Vandalian/Slovene verse

Vandalian verse (org. Versus Vandalici)

Vandalian/Slovene verse (org. Versus Vandalici) was the first secular poem in Prekmurje dialect (language), »Prekmurje poetic solitary«, Slovenian poem. It was written by David Novak on shrove on February 16th 1774. David was a student of evangelist lyceum Bratislava in Hungary, today’s Slovakia. Versus Vandalici was harbinger of Prekmurje secular lyric, half century later, Jožef Košič created truly Prekmurje secular lyric poetry.

Name vandalian is referred to Slovenians (people of Prekmurje). First name of Prekmurje Slovenians with word vandar goes to 16th century, at that time in Dolnja Lendava they printed book of rituals in Latin – Agenda Vandalica. In German language, the name of people of Prekmurje was written as Wendisch and Windisch. In Latin and scientific works they used the name vandalians, vandalicus for people of Prekmurje.

When David Novak wrote the poem he was 17 years old, he wrote it on the day of shrove as at that time, and still sometimes, they had a habit to prepare versified texts. Once they wrote text in Latin language, but in times of Reformation and Enlightenment, they wrote poems in native language. Lyceum in Bratislava was visited by students from Hungary, Slovakia, Germany, Slovenia and Croatia, that is why they wrote in their native language.

They trained in versification, classical Latin and modern classical forms were theoretically learned in class. At the same time they practiced public performing, through versificationed presentations they were learning about their classmates.

Vandalian verse was stored in library archieve together with the poem of David’s classmate Jan Podhradski (Versus Slavic).

Original song:
Poszlühne da eszi proszim vasz GOSZPODA,
ka bom vam jasz pravo od toda národa,
Steri vzimi vhi’zi pr petsi sze gloda,
ar ga mraz mentüje od vszakoga hoda.

V zimenszkom vreimeni páver szi zgutsáva,
od szvojih sztarissih on prpovidáva,
med gyesztyami szidi ne boji ga gláva
ino tak zdremlenyom on sztrahe odáva.

Tak pravi meo szem jasz jedrnu mamitzu,
Ali mrla mi je mam za nyou Katitzu,
Vzeo szam szi sztrelitzu znyou szam bojou ftitzu,
Mama szu szküali prav dobru ‘zupitzu.

Nejde on vörte mi vets na njive s zpüglom,
ka bi se obratsao szvoim friskem tzügom,
liki vleti goni eden priton drügom,
tsa szarvas haj red’za ‘züle draple sztrügom.

Kae pa moj otsadelau vSzent-Gothardi,
Dare je meo pune fsze fplündre tokvardi,
Noszou je okoulik tam otetz na dardi,
Török Basse glávo novtze v Salavardi.

Te je dobre bilou na szvéti ‘ziveti,
Mogou jete tslovik dosta pénesz meti,
Nei je meo nevouli ni vzimi ni vleti,
Vbibor, vbarsonszki gvant mogoú je odeti.

Meo je moj sztari ded prav tütsnoga brava,
Tak je biu veliki, kako divgya krava,
Seszt tzentov je vagao meo je gyetra zdrava,
Dosta bilou dobra ali zima prava.

I zdaj tak delámo, pri ogni szidimo,
K fassanki szprávlati tüdi sze hitimo,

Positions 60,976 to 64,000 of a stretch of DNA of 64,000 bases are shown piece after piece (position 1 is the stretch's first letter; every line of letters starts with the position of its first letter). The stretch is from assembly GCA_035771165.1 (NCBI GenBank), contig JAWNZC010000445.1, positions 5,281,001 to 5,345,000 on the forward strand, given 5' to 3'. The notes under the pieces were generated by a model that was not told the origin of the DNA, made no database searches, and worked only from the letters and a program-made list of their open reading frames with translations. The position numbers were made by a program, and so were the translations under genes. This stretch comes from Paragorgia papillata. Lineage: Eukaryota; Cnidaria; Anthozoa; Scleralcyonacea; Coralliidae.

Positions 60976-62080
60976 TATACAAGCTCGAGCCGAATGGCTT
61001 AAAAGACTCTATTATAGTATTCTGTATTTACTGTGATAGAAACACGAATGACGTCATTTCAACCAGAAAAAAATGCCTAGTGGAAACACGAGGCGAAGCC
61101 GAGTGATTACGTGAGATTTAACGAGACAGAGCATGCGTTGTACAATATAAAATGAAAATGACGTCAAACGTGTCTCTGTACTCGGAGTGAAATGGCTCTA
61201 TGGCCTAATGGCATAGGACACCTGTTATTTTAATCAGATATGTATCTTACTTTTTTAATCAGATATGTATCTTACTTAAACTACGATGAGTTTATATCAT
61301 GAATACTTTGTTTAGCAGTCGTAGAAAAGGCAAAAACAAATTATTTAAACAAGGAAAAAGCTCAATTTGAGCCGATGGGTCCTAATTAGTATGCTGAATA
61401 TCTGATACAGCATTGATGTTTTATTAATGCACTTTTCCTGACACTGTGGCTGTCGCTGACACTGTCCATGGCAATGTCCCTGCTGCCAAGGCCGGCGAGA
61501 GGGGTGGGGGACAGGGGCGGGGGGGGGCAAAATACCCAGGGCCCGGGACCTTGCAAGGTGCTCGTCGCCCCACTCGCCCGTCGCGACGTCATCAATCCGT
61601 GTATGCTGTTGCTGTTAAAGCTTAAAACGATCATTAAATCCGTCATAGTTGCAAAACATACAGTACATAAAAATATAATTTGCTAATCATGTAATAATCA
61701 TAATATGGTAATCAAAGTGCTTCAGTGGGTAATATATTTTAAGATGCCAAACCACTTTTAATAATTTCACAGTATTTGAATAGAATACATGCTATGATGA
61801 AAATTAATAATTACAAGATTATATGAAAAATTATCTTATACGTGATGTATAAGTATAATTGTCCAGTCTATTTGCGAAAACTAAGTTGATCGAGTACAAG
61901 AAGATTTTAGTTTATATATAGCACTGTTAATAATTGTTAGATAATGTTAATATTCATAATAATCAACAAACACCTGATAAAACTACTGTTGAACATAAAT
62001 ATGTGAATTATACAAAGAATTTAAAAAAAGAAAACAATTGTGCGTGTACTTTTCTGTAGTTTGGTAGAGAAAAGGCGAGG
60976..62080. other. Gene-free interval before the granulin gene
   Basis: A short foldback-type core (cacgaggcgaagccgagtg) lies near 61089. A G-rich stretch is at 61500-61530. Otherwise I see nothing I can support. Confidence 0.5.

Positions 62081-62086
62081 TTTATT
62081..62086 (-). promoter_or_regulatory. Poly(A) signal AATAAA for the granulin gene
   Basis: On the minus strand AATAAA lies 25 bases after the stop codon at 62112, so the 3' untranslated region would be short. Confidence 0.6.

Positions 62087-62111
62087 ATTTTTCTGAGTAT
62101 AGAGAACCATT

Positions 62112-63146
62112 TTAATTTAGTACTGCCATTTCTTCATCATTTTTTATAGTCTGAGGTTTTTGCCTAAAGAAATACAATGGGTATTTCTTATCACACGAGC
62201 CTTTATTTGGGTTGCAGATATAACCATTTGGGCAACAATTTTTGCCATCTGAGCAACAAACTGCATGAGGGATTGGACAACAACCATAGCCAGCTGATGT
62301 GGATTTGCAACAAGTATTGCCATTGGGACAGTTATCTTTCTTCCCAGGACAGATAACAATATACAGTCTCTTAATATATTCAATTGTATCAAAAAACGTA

Dosta gostüvanyau rediti vidimo
I tak tzélo zimo veszelo dr’zimo.


Translated song:
Listen here, would you please, GENTLEMEN,
what shall I say to you about this nation,
which in winter in the house next to the furnace is snuggling,
because the cold is saving him from every march.

In winter time a peasant is talking,
about his ancestors he speaks,
at the open furnace he is sitting, his head does not hurt,
and thus with drowsiness he looks up to magpies.

So he says: I had a good mommy,
but she died, instead of her I have Katica,
I took the arrow, I killed a bird with it,
mother cooked a really good soup.

He does not go, believe me, any more  on the fields with plough,
in order to turn around with his swift yoke,
as in the summer, when he runs one (ox) next to another,
»go left, go right!« he is poking them with a goad.

What was my father doing in Saint Gotthard,
when he had full of goods in his hammers;
on the spit my father carried around
the head of Turkish pasha, and coins in Turkish trousers.

Then it was good to live in the world,
a human could have a lot of money,
he had no problems nor in winter, nor in summer,
in scarlet, in velvety dress he could cover him self.

My grandfather had a fat little pig,
it was so big, like a wild cow,
six hundred it weighted, it had a healthy liver,
a lot was good, but the winter was hard.

Again we are working so now, sitting at the fire,
with preparations for Shrovetide we hurry,
a lot of work for weddings we see,
and so whole winter we happily endure.

It is eight-stanza poem, each with four lines. In poem David poetised peaceful life of his own rural community in wintertime. In a poetic narrative, he weaved the image of farmer, who shortens wintertime with narration about old times and their ancestors. He also writes some historical and ethnographic readouts (battle of Saint Gotthard – in year 1664 a Christian army defeated Osmans at Szentgotthárdi, who also scatter Republic of Prekmurje (it is Slovenian ethnic territory of Železna and Zalska parish in Kingdom of Hungary – Prekmurje and Rába Valley)).

He connected all mentioned motives with a genre-specific exposure of advantages of peasant life and communion of peaceful and carefree village life according to classical patterns of Greek and Latin arcadian and buccal poetry. Rococo poem was created in spirit of late Baroque, in it the young student David relied on Pannonian versification tradition. In this modern poetic form, he also expressed a part of life of his community in Republic of Prekmurje.


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